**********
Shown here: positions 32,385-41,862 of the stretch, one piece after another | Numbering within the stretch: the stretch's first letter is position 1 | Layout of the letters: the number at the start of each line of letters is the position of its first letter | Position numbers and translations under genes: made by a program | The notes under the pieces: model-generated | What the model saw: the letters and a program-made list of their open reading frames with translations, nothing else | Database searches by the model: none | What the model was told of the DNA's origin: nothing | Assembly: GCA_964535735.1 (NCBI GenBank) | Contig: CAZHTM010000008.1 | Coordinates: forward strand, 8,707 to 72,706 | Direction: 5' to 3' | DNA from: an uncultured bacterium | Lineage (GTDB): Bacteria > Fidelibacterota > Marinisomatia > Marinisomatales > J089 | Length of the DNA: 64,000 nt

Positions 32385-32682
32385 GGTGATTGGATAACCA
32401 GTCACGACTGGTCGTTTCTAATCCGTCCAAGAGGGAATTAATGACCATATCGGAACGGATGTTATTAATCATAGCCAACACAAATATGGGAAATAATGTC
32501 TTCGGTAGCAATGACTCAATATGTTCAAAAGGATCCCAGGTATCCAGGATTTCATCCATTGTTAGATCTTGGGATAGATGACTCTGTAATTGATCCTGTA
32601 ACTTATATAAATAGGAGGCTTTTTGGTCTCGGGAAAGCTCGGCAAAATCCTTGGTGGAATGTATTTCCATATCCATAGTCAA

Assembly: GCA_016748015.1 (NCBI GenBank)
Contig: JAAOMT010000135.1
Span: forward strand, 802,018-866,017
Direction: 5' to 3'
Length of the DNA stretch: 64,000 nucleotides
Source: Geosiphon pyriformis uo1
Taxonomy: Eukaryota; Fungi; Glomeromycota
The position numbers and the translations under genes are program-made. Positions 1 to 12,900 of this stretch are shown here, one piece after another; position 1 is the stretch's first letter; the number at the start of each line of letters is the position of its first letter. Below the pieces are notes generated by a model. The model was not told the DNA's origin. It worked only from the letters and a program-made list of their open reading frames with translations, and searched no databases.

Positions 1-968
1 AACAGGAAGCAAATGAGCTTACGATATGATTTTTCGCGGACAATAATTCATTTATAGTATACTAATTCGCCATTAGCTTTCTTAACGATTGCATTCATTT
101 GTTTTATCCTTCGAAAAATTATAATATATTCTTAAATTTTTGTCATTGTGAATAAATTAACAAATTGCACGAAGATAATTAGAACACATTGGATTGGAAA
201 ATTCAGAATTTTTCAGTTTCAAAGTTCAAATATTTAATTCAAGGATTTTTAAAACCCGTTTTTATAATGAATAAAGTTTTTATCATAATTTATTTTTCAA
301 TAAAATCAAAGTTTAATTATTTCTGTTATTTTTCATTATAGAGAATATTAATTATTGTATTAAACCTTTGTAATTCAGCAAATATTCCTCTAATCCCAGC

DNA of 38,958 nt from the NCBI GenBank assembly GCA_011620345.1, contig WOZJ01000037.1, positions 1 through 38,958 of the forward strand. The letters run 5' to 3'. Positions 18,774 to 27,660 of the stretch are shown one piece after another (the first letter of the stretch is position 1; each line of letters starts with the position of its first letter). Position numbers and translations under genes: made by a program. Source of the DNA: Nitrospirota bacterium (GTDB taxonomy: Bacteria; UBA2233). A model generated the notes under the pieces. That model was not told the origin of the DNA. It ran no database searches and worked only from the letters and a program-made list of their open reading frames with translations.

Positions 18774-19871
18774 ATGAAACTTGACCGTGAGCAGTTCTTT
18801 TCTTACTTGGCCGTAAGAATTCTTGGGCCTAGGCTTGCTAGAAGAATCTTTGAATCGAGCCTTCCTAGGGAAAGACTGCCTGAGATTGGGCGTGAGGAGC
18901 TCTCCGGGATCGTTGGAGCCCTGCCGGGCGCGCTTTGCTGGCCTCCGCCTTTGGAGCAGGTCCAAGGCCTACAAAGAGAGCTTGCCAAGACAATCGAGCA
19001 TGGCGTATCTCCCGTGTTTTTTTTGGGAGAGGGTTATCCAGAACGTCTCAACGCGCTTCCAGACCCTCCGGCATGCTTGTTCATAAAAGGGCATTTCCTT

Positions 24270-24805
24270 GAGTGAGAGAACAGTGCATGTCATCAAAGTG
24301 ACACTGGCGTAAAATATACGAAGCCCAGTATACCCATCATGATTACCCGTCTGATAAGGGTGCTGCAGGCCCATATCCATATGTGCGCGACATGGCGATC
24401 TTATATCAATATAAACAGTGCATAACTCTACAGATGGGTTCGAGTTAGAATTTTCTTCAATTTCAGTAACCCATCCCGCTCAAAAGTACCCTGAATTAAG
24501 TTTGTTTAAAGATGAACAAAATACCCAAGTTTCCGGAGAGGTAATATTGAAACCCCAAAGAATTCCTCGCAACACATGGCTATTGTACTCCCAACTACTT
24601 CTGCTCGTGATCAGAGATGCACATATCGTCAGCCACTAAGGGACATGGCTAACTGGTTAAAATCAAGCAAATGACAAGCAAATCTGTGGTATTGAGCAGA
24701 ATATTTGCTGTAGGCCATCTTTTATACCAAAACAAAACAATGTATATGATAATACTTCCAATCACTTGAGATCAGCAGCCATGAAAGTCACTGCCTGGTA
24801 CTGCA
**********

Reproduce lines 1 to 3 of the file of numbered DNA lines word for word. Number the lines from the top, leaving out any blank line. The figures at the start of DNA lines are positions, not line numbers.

Shown here: positions 32,385-41,862 of the stretch, one piece after another | Numbering within the stretch: the stretch's first letter is position 1 | Layout of the letters: the number at the start of each line of letters is the position of its first letter | Position numbers and translations under genes: made by a program | The notes under the pieces: model-generated | What the model saw: the letters and a program-made list of their open reading frames with translations, nothing else | Database searches by the model: none | What the model was told of the DNA's origin: nothing | Assembly: GCA_964535735.1 (NCBI GenBank) | Contig: CAZHTM010000008.1 | Coordinates: forward strand, 8,707 to 72,706 | Direction: 5' to 3' | DNA from: an uncultured bacterium | Lineage (GTDB): Bacteria > Fidelibacterota > Marinisomatia > Marinisomatales > J089 | Length of the DNA: 64,000 nt

Positions 32385-32682
32385 GGTGATTGGATAACCA